The following is commentary from Joshua Bonner, President and CEO of the Greater Coachella Valley Chamber of Commerce. 

Greetings Coachella Valley Business Community,

Let me start this message by saying a big thank you to Joe Wallace and his team at the Coachella Valley Economic Partnership (CVEP).  The data mining and statistics they have provided since the onset of the current COVID-19 state of emergency has been invaluable in bringing facts and context to the current conversation around reopening the local economy.

CVEP just released the second edition of their economic impact survey for the Coachella Valley.  It painted, as expected, another bleak picture of the current local economy.  This survey captured data from April 29 to May 6.

Some of the staggering numbers it revealed:

  • 62% of businesses surveyed were not open
  • For the businesses that have managed to remain open, they are operating at an average capacity of 55%
  • 63% of businesses have laid off employees due to COVID-19
  • 99% of all respondents had seen a decrease in revenue
  • 56% of respondents have seen an almost complete stop to revenue (total shutdown)
  • Finally, Only 37% of businesses surveyed thought they could survive a shutdown of 9 weeks or more

(link to full survey HERE)

I could go on, there was nothing pretty about this survey, and it is not an anomaly.  The GCVCC recently conducted its own survey of 300 local businesses, we found that 42% of the workforce had been laid off. Because we had trouble contacting many business members that are currently closed down, the reality is that number is probably low.

These numbers continue to add to a growing consensus that now seems to have (finally) reached the Statehouse in Sacramento, this economy needs to reopen.  There were several positive developments last week, with various industries from restaurants to barber shops reopening.  I have personally visited and spoke with several of our local establishments, they are being diligent about following guidelines laid out by CAL OSHA and Riverside County. Many are still in the process of bringing their employees back while trying to adapt to the new reality of doing business in this COVID-19 environment.  But more than anything, they are experiencing something that has been void during the dark weeks behind us – HOPE.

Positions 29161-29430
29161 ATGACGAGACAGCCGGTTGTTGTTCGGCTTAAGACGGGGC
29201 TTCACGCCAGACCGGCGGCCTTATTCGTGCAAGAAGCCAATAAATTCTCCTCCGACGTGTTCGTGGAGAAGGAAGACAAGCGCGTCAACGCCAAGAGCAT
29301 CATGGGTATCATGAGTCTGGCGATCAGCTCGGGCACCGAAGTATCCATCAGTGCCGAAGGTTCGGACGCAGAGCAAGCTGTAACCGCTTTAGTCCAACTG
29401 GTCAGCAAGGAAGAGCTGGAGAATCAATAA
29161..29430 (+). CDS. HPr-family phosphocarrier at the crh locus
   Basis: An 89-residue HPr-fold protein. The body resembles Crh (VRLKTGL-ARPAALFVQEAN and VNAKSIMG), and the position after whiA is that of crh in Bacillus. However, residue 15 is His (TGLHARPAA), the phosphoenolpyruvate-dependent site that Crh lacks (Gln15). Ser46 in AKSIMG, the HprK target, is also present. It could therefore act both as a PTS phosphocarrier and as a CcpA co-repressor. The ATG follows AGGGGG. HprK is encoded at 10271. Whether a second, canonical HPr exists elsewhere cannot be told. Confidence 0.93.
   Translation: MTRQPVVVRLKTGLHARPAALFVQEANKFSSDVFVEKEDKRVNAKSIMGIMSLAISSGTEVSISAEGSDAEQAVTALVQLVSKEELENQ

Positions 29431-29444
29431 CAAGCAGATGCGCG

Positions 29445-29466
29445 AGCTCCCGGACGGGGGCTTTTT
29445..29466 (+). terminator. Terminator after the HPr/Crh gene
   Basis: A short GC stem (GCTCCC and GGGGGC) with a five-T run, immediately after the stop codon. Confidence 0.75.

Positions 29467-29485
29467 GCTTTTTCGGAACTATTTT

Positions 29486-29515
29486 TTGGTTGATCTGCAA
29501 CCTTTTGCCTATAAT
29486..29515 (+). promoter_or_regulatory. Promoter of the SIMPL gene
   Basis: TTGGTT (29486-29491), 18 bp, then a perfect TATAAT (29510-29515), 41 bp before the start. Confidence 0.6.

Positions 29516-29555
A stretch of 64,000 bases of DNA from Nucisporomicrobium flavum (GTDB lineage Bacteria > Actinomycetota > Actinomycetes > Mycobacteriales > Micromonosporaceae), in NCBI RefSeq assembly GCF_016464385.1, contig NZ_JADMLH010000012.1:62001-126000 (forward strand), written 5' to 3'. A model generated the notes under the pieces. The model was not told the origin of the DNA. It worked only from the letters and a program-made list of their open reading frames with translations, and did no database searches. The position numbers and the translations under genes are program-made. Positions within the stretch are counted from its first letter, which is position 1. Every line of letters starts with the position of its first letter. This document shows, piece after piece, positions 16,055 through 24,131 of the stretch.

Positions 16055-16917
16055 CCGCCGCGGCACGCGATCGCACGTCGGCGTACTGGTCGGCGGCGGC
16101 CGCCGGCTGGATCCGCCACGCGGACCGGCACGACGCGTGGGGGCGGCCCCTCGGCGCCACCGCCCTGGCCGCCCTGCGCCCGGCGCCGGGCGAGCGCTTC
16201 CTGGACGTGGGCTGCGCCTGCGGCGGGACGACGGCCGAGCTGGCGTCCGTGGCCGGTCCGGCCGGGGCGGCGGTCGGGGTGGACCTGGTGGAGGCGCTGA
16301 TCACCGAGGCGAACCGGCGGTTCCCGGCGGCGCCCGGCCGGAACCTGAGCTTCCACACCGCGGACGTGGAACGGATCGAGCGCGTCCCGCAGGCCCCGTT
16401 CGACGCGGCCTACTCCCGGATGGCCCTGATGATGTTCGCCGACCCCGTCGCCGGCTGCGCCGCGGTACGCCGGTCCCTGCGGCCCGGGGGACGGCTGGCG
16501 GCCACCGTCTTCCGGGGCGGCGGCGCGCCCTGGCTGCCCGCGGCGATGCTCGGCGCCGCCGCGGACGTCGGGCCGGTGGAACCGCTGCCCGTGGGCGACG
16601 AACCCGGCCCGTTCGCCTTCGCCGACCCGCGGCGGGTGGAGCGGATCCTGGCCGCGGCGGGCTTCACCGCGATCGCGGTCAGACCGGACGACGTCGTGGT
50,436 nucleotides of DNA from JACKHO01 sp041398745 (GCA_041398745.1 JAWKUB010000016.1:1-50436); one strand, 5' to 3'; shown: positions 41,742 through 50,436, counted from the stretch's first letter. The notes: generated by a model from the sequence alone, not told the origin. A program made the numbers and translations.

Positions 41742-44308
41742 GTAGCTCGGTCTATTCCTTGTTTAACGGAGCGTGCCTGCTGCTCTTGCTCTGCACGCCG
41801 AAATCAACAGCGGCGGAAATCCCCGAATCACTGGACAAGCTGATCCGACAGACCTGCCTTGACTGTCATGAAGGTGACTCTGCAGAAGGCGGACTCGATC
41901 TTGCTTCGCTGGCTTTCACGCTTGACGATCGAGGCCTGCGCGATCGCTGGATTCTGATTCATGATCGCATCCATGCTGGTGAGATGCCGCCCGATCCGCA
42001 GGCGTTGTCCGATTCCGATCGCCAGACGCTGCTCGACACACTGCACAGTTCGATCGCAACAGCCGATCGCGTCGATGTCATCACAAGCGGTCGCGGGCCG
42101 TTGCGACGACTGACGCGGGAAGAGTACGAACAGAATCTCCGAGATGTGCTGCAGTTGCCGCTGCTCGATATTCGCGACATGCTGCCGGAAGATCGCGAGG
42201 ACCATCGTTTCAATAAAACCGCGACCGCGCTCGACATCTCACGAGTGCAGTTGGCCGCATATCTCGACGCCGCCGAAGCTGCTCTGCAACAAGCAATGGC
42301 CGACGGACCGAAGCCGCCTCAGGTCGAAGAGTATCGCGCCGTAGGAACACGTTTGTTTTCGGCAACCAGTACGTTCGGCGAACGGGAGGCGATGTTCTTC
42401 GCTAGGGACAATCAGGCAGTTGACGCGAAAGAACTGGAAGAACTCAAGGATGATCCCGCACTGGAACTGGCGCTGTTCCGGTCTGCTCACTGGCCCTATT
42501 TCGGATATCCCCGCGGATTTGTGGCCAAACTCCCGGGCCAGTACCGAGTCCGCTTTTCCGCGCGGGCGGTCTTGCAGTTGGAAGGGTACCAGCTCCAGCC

In the coming weeks we hope to get additional guidance and see more segments of the economy reopen.  But as our businesses begin to reopen, let this be said loud and clear, this is not the end of the process. There are many outstanding issues ahead for the business community.

    • Dealing with the issue of a massive unbudgeted revenue gap created by the shelter-in-place order.  Loans are a nice stop gap, but loans only serve to kick the can down the road.  There is a loss of revenue in both the small business community, and the local government, that will need to be addressed by the federal government.
    • Protection from litigation.  Congress and/or the State will need to act to protect small business from the likely avalanche of lawsuits that will come out of the COVID-19 emergency.  Governor Newsom did not get us off to a good start with an executive order that presumes employees who contract COVID-19 did so at work.  This type of “open season” for claims and litigation against small business operators is a recipe for shuttered doors and lost jobs.
    • We need to get the hospitality sector fully opened up and running.  Tourism is the major employment and revenue generating machine in our valley, so long as it sits dormant our economy will continue to experience painful contraction.

We have seen some positive signs for our local business community over the last two weeks.  We will need to see much more in the days and weeks ahead.  I have no doubt it will not be an easy path.  For all my friends who ever asked why the Greater Coachella Valley Chamber of Commerce invest so heavily in advocacy – buckle up, you’re about to get the answer.

With regards,

Joshua R. Bonner, IOM
President and CEO
Greater Coachella Valley Chamber of Commerce
(760) 347-0676